I got a call from a DBA late night waking me up from deep slumber. They were restoring a critical database from backup and were getting the below error –
Msg 3013, Level 16, State 1, Line 2
RESTORE LOG is terminating abnormally.
Msg 3441, Level 17, State 1, Line 2
During startup of warm standby database ‘TestDB’ (database ID 5), its standby file
(‘Q:\mssql\backup\TestDB\TestDB_20150419043800.trn‘) was inaccessible to the RESTORE statement.
The operating system error was ’32(The process cannot access the file because it is being used by another process.)’.
Diagnose the operating system error, correct the problem, and retry startup.
If you look carefully at the error message – its saying that the standby file which it is looking for is “TestDB_20150419043800.trn”.
Strange!…This is the same backup file we are trying to restore using the below command –
restore log TestDB from disk = ‘Q:\mssql\backup\TestDB\TestDB _20150419043800.trn’ with recovery
How can this happen?
I suspected that this could be a problem with the restoration command used to put the database in standby. I asked the DBA, if he had the command which was used to put the database in standby mode. Unfortunately, the answer was a No. How could I confirm.
Ok, no problem. I asked him to send me the Default traces since I knew we track restore statements in the default trace file.
Hoping to find something useful, I opened the default trace and guess what I found –
Audit Backup/Restore Event
Microsoft SQL Server Management Studio – Query
2 – Restore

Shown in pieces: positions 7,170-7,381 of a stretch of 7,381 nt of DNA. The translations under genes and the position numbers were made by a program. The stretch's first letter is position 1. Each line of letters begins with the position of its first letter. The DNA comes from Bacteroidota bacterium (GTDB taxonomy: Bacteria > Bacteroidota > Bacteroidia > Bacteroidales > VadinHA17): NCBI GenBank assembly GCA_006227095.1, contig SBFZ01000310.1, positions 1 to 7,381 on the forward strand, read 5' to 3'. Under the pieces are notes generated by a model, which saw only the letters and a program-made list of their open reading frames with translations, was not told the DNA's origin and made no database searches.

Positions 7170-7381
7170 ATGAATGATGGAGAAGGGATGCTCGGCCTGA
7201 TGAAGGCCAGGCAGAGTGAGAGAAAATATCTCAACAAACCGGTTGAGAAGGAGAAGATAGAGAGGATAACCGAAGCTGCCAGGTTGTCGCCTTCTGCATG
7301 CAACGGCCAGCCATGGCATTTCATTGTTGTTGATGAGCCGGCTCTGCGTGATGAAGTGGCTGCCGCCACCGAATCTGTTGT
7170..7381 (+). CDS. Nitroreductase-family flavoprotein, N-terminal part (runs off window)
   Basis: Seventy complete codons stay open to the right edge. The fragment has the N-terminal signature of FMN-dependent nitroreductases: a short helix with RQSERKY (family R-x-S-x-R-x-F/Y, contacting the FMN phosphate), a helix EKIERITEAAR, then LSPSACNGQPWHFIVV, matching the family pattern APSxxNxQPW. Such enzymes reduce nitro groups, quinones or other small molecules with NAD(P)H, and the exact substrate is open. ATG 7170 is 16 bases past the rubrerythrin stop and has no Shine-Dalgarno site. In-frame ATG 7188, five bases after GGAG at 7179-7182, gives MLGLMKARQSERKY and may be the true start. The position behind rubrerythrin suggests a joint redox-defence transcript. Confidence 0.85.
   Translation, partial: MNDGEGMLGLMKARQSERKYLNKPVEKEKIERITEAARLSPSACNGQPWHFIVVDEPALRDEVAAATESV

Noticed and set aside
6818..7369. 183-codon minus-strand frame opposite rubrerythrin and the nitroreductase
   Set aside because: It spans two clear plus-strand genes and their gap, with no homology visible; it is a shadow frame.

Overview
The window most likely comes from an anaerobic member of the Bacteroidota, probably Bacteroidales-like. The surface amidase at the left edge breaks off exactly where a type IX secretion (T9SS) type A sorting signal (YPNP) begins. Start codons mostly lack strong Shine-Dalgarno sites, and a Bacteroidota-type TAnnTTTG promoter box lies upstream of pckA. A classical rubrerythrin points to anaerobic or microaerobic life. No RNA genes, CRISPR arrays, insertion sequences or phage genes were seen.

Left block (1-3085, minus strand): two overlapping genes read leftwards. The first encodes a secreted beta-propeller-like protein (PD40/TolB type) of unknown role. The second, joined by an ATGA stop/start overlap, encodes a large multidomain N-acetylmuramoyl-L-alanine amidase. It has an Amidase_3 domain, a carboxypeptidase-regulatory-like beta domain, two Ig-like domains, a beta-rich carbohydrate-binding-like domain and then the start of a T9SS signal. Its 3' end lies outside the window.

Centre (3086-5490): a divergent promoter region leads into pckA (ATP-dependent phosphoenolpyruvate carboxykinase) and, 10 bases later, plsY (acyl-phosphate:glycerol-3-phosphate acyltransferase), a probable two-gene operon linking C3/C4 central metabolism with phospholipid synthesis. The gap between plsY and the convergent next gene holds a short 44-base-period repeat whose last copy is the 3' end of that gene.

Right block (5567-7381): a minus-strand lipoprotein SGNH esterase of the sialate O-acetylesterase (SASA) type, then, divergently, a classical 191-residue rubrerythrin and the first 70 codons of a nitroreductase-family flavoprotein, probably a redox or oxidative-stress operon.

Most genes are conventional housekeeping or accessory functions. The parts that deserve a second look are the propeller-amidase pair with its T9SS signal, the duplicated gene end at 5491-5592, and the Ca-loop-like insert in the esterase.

restore log TestDB from disk = ‘Q:\mssql\backup\TestDB\TestDB_20150419043800.trn‘ with standby = ‘Q:\mssql\backup\TestDB\TestDB_20150419043800.trn‘
Looks like the DBA had restored the previous transaction log file with standby but by mistake specified the same transaction log backup file in the standby clause. It did not give an error but effectively what happened was that the .trn file was having the standby information.
Thinking that there was some corruption with the transaction log backup file, he had gone ahead and replaced the log backup file (which now had the standby information) with the original transaction log backup file. By doing so, we lost the standby information and we could not restore further backups nor recover the database since it was looking for the standby file which was no longer present.
In this case, the only option to get out of this situation was to restore the database from Full backup and apply the log backups.
Moral of the story – Database restore sequences are very sensitive, be very careful.
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